Posted by: nwracing | August 28, 2012

Camshaft timing – or how to drive yourself loopy!

One of the jobs I detest more than anything is checking the camshaft timing against manufacturers specifications. For some reason I seem to tie myself in knots and usually have to go and have a lie down. However, I am sure I’m not on my own so I’ve put together a description of how I go about it. I intend to do this in a couple of blogs to keep it simple, for me!!

First things first; to do this properly you need the right kit. Degree wheel, (the bigger the better), piston stop and dial gauge with stand. Most of this is now relatively cheap and a quick search on ebay should see you alright. Now there are a number of steps to doing this and I hope to show on Andromeda’s engine what we did.

Step 1: establishing Top Dead Centre (TDC).  Make sure you have the cam and timing chain or gears installed. Then mount your degree wheel to the crank.

Degree wheel mounted on crank.

Tighten the crank nut enough so that the wheel does not move when you turn the crank in either direction. Next mount a piece of wire, (mine was part of an old coat hanger!) somewhere convenient and bend it so that you can read the degrees on the degree wheel.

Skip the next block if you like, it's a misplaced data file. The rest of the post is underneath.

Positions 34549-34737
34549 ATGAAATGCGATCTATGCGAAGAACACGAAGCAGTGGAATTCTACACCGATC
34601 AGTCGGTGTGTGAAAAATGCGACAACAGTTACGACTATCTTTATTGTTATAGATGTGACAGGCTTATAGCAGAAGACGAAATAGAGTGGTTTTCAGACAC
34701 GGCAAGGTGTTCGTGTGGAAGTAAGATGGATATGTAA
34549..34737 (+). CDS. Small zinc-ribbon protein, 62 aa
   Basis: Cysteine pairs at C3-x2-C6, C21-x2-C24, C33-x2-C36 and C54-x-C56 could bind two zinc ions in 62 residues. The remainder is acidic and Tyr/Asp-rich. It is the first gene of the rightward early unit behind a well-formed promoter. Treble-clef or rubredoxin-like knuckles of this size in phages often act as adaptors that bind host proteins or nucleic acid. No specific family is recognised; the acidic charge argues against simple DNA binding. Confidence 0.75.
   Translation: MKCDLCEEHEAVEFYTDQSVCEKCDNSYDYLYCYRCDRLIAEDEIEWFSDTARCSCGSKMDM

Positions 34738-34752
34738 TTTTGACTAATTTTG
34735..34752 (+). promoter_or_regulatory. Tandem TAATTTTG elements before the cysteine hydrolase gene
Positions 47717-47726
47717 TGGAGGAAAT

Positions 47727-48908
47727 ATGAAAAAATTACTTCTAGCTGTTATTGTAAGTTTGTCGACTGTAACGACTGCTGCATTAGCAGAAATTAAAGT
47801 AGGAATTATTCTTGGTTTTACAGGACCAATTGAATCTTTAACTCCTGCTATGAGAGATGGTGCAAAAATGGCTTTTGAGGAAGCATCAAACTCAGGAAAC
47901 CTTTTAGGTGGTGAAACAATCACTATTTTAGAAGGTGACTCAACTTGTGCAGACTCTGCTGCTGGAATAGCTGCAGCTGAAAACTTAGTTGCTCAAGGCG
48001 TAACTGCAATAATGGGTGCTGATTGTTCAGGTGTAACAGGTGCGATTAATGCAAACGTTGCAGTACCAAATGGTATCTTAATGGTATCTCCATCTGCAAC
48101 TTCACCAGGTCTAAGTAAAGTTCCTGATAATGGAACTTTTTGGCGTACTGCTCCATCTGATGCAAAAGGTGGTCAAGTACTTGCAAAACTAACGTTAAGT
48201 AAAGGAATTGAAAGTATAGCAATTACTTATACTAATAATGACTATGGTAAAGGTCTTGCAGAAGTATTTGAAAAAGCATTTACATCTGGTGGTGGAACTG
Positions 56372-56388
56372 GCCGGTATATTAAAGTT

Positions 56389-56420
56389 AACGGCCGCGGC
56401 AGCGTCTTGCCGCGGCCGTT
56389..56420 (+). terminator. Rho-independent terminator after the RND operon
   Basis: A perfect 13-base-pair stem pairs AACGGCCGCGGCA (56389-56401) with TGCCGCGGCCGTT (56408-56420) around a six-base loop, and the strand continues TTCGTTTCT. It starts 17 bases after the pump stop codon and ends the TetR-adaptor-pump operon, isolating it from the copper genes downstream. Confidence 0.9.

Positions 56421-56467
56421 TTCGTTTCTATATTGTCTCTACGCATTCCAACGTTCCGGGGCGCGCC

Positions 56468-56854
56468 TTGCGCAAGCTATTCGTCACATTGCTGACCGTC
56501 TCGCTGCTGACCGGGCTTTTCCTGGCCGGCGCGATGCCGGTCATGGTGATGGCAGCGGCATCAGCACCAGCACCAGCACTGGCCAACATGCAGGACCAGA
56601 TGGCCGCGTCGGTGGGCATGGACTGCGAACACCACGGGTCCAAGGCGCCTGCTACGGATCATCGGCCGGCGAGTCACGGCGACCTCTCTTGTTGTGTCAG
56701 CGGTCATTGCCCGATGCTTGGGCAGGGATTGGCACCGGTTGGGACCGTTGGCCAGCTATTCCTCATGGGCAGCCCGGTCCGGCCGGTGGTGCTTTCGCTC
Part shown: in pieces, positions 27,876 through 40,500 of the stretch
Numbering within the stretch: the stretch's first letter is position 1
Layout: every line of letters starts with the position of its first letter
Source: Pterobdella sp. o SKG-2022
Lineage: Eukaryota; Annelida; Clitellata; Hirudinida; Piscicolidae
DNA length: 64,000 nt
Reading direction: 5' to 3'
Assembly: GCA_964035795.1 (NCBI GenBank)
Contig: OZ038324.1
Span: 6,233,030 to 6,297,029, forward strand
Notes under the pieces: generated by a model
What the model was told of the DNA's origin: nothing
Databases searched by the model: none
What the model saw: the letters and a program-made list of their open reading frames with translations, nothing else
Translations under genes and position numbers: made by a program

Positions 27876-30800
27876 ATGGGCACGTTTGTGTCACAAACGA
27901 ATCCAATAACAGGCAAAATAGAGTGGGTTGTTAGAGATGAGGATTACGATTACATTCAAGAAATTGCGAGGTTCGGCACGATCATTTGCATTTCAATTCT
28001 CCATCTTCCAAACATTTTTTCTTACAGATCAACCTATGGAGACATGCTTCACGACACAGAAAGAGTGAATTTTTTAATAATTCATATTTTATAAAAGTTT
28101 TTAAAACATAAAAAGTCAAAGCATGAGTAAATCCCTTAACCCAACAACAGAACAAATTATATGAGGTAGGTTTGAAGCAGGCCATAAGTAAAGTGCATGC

Then fit a piston stop. Mine is a fancy shop bought item but you don’t need this, a piece of angle iron will do with a bolt in it. Wind the bolt a short way down so that the piston will stop before it reaches TDC. Turn the crank until it meets the bolt, it should be touching, don’t force it or you could hole the piston. Read off the number of degrees shown by the pointer on the wheel, in our case 38 degrees. The rotate the other way and read off again, in our case 34 degrees.  TDC lies between these two readings. So as there is 4 degrees we halve this and this gives us 2 degrees to be added to the smaller of the two. Now bend the wire to read 36 degrees. If you’ve got it right you should be able to rotate the crank either way and it should show 36 degrees. If you take a look at the picture you will see that I have miraculously got it at 0 degrees.  As I’m a simple soul I like to work from zero so install another pointer below the one I used and zero this one. Now if you think you’ve made a mistake get your other bit of kit, the dial gauge and stand out and mount on the engine.

You can see how I’ve done mine. Set the dial gauge on top of the piston and then rotate clockwise until the gauge tells you that you have moved the piston down the bore by about 4mm, the read the degrees on the degree wheel. If you keep turning in the same direction until the piston comes up again and the dial gauge reads 4mm. Read off the degree wheel and you should have the same reading both sides.

All this to find Top Dead Centre, but it is massively important and trust me, don’t make the mistake I did once and rely on the timing mark and the pointer fitted to the engine. I was only fortunate that I caught it before real damage was done.

Next time cam timing; Cam overlap and cam centreline and all the other weird terms I will try to explain.

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